The unfolding of design discipline since the 19th century has been a tussle over what objects can be given the “good design” stamp of approval.
Through the lens of creative consciousness – the instinct that compels us to continuously adapt our world to suit our selves – we can see clearly where we have missed the mark in a world of our own design – pollution, degrading poverty, environmental destruction, alienation and anxiety on a massive scale. But I resist imposing a judgment of “good” or “bad” on any particular object.
On a recent wintery Berkeley night with rain streaking past the streetlamp outside my window, I was settling into Steven Heller and Veronique Vienne’s 2003 collection of essays, Citizen Designer. It offers 70 or so designer’s takes on what it takes to do “socially conscious design”. In the introduction to the introductory essay, Heller poses the question “What is good design?” Struggling with the presumptuousness of this question, I found myself writing the following note in the “margin” of my iPad:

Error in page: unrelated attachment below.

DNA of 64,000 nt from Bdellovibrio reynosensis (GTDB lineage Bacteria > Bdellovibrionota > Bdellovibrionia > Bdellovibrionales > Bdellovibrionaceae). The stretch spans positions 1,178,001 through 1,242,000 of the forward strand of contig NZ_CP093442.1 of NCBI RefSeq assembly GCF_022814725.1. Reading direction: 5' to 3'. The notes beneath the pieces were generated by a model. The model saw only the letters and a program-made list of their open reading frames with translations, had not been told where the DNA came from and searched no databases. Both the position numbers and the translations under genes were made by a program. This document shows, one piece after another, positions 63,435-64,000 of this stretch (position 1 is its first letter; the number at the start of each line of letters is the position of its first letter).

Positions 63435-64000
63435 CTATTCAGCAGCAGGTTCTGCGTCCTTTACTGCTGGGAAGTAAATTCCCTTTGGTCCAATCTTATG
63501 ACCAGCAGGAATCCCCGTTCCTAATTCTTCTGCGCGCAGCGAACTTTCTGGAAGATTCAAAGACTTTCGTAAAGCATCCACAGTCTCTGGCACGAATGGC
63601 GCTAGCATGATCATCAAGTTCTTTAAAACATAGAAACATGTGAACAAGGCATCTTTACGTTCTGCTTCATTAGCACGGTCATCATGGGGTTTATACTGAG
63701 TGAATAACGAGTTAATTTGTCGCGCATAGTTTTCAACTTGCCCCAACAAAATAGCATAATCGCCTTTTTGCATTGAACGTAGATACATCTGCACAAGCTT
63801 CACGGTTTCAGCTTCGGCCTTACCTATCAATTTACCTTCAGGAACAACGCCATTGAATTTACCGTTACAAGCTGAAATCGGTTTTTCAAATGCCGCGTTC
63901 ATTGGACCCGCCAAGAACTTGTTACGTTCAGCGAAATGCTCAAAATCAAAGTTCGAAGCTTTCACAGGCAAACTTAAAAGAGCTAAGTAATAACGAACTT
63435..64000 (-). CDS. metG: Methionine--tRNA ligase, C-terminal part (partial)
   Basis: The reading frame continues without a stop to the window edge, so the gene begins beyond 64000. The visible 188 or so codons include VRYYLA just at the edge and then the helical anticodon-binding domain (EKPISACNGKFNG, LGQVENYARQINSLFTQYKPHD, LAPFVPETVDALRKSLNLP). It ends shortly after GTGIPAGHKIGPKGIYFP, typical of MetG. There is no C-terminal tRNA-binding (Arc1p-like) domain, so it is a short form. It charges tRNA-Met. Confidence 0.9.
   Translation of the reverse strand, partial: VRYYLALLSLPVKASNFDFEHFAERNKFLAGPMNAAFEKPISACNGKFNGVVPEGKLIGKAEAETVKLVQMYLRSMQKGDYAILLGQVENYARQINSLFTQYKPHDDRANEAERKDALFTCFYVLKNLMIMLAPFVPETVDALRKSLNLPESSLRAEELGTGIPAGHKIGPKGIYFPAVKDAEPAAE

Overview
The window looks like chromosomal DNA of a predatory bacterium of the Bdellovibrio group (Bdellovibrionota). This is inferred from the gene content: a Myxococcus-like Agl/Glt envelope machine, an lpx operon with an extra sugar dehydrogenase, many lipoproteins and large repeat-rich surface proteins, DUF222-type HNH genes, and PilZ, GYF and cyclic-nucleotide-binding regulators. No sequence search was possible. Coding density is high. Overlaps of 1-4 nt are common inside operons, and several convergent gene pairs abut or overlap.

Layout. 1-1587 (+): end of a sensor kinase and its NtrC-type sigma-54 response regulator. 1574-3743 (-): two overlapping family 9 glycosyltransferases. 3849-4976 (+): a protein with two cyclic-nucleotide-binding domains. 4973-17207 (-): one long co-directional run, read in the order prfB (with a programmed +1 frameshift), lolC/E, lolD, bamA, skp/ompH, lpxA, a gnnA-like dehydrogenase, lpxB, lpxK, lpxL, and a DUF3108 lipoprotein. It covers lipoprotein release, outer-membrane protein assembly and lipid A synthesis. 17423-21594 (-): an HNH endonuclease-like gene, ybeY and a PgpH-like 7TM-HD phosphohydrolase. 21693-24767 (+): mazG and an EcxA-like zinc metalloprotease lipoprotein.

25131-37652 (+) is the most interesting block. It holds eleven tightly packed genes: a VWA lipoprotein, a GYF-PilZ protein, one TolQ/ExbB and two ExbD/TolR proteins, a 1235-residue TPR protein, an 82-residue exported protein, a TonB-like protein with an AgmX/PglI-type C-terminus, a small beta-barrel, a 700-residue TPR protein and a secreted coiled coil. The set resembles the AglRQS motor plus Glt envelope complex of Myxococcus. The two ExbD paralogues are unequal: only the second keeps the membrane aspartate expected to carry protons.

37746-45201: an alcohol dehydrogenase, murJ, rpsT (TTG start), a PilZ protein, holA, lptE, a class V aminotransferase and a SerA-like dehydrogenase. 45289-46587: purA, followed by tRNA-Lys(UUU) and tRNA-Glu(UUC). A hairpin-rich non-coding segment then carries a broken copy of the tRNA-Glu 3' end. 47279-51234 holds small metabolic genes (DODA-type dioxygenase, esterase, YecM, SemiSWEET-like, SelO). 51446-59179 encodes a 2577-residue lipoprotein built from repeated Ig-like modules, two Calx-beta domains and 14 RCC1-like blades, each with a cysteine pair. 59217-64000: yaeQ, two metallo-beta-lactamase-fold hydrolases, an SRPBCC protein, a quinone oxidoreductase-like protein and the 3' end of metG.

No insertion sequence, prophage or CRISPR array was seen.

“Good” resides in the things we create that reflects the best of the human spirit. It is those things that, in some small way, make the world more like the world that we would love to live in.